Feast of Leo XIII (July 20)   Leave a comment

Above:  His Holiness, Pope Leo XIII

Image in the Public Domain

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GIACCHINO VINCENZO PECCI (MARCH 2, 1810-JULY 20, 1903)

Bishop of Rome

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I want to see the church so far forward that my successor will not be able to turn it back.

–Pope Leo XIII, quoted in Robert Ellsberg, All Saints:  Daily Reflections on Saints, Prophets, and Witnesses for Our Time (New York:  The Crossroad Publishing Company, 1997), 308

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That successor, St. Pius X (1903-1914), turned the Church back for more than half a century, until Popes St. John XXIII (1958-1963) and Blessed Paul VI (1963-1978) presided over the Second Vatican Council (1959-1965).

One of the patterns in organized Christianity since the Enlightenment has been conflict between traditions (especially in theology) and the modern world.  Sometimes, as Leo XIII understood well, conflicts have been unnecessary–even detrimental to the Church, while having their origins in the Church.

Giacchino Vincenzo Pecci, born in Carpinto, near Rome, on March 2, 1810, came from lesser nobility.  At an early age he manifested a keen intellect, which he used throughout his life.  Pecci, studying at Viterbo (1818-1824), the Roman College (1824-1832), and the Academy of Noble Ecclesiastics (1832-1837), joined the ranks of priests in 1837.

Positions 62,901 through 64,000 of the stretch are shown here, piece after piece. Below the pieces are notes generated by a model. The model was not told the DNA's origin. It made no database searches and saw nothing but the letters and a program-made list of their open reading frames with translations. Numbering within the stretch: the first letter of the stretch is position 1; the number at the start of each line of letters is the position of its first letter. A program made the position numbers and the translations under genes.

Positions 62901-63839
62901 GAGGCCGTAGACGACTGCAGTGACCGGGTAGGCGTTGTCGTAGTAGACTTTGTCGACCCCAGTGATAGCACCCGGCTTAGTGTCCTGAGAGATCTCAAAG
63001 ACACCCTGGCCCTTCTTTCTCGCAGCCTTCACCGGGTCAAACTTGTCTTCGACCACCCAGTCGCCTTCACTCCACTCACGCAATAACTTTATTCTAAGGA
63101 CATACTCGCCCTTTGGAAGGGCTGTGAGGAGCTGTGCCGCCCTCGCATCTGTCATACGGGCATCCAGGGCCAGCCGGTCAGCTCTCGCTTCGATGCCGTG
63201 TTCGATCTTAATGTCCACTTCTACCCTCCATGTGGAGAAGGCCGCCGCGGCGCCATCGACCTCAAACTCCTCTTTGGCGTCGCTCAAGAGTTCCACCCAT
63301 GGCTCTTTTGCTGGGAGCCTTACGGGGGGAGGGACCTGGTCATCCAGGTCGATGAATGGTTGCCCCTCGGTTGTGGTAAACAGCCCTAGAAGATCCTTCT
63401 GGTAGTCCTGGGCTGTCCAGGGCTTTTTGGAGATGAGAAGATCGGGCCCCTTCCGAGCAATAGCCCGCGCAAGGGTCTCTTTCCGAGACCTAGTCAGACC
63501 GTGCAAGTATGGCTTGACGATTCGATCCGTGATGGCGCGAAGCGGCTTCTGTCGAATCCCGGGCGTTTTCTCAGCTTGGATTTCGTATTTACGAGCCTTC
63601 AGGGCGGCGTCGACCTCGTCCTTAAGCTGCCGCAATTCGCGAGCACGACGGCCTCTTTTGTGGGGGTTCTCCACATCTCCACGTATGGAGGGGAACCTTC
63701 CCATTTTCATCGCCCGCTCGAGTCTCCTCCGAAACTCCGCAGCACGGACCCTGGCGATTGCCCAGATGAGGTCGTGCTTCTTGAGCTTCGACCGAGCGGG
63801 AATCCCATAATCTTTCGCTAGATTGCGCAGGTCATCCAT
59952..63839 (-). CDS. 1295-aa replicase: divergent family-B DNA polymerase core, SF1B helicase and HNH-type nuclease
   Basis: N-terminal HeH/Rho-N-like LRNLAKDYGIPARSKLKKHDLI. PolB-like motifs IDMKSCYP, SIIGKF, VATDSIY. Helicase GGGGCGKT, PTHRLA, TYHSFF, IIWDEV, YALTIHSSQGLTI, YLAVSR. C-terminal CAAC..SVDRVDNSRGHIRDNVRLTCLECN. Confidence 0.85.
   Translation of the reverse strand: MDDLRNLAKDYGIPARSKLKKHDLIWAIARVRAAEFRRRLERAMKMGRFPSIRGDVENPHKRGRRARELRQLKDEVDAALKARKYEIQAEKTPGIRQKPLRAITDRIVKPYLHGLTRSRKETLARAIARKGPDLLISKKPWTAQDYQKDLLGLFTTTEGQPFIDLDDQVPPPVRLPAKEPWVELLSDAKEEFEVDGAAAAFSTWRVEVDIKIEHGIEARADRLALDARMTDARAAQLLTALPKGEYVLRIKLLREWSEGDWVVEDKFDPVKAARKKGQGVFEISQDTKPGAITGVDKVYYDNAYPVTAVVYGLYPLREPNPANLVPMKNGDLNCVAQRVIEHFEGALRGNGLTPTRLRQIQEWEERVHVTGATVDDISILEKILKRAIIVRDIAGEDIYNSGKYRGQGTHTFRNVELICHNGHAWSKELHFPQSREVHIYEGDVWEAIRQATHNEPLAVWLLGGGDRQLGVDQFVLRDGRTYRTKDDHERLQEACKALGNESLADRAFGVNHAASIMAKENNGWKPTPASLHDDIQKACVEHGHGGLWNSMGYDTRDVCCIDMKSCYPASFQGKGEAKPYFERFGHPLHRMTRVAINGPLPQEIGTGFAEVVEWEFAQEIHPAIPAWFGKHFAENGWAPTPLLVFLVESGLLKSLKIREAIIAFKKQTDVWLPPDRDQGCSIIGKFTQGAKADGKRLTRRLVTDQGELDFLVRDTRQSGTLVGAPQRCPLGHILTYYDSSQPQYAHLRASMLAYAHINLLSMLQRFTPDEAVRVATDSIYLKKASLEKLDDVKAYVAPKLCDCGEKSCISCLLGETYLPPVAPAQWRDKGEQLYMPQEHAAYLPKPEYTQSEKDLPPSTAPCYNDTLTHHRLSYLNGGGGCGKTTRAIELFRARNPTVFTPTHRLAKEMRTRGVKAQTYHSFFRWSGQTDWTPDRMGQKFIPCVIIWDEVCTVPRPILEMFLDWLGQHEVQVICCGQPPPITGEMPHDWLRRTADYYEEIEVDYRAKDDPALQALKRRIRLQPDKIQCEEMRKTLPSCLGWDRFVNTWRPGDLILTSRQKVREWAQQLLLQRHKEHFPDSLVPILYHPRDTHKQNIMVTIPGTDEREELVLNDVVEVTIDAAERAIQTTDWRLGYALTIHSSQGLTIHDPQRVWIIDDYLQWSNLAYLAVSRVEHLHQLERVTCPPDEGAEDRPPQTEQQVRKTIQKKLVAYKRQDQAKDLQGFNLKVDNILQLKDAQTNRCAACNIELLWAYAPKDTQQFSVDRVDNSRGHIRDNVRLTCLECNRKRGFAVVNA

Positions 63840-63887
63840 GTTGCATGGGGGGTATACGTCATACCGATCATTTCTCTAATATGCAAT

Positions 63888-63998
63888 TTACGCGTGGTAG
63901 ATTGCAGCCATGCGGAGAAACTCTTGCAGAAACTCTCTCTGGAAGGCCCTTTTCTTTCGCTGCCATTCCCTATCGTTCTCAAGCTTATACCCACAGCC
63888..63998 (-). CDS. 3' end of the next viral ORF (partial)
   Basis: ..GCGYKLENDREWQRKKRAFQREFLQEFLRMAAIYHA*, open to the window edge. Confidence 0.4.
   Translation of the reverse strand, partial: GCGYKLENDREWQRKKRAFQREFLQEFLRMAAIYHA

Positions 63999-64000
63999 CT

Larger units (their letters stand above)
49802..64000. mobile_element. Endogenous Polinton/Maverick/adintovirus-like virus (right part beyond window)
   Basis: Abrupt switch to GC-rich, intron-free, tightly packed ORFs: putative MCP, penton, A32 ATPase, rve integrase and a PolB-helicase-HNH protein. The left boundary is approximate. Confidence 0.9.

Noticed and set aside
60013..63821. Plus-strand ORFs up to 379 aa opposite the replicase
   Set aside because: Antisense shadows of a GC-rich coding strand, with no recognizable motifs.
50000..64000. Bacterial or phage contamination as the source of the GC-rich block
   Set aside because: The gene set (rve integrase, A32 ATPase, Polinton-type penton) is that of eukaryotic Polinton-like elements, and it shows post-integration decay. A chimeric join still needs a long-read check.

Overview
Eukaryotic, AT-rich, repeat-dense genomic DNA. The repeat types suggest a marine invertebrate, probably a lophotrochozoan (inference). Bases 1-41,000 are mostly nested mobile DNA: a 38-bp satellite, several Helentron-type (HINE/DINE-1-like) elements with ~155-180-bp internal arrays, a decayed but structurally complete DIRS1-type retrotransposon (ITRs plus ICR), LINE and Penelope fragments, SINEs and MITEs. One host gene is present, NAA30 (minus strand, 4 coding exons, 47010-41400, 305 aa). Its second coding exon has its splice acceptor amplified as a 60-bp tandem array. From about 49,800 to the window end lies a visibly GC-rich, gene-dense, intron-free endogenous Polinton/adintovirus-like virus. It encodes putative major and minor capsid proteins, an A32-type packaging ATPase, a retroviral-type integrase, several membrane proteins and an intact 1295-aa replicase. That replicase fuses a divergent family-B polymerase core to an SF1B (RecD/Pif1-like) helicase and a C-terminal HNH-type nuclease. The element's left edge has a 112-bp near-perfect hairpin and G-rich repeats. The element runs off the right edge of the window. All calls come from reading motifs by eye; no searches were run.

Father–later Archbishop, Bishop, and Cardinal–Pecci engaged with the realities of industrial Europe.  He, the Titular Archbishop of Damietta in 1843 and simultaneously the nuncio to Belgium (1843-1846), served as the Bishop of Perugia (1846-1878).  Our saint, Cardinal Pecci from 1853, modernized the curriculum of the seminary in his diocese, encouraged Scholastic theology, and, by 1878, had become the Camerlengo of the Church.  In 1878, Blessed Pius IX, a reactionary Supreme Pontiff who preferred Medieval Catholicism, favored the divine right of kings, considered constitutional government incompatible with Christianity, and practiced Anti-Semitism, died.  Pecci, as the Camerlengo, was in charge between Popes. In February 1878 he became the next Pope as Leo XIII.  He was 67 years old and not in the best of health.  The man predicted to be a stop-gap Pope served for a quarter of a century, until 1903, dying at the age of 93.

Leo XIII stood firmly within Roman Catholic tradition, for better and worse.  In some ways he was quite conservative when he should not have been.  He sought the restoration of Papal temporal power, the Index survived, and, in 1896, the Church declared Anglican holy orders invalid, for example.  Yet Leo XIII was also relatively progressive.  In 1879 he elevated Father John Henry Newman (1801-1890), suspected of heterodoxy, to the College of Cardinals.  (How conservative must one have been to call Newman too liberal?)  This decision upset many conservatives in the Church.  When Leo XIII recognized the French Third Republic he scandalized French Roman Catholic monarchists.  Lifting Blessed Pius IX’s ban on Roman Catholics voting in Italian elections was another indication of liberalism.  Roman Catholicism and representative government, Leo XIII declared, contradicting his predecessor.

Economic justice was crucial, Leo XIII.  He condemned Marxism, communism, and laissez-faire capitalism.  The Pope wrote in favor of labor unions, the right of collective bargaining, a living wage, and safe working conditions.  All of this was a matter of ethics and the dignity or work, for the Supreme Pontiff.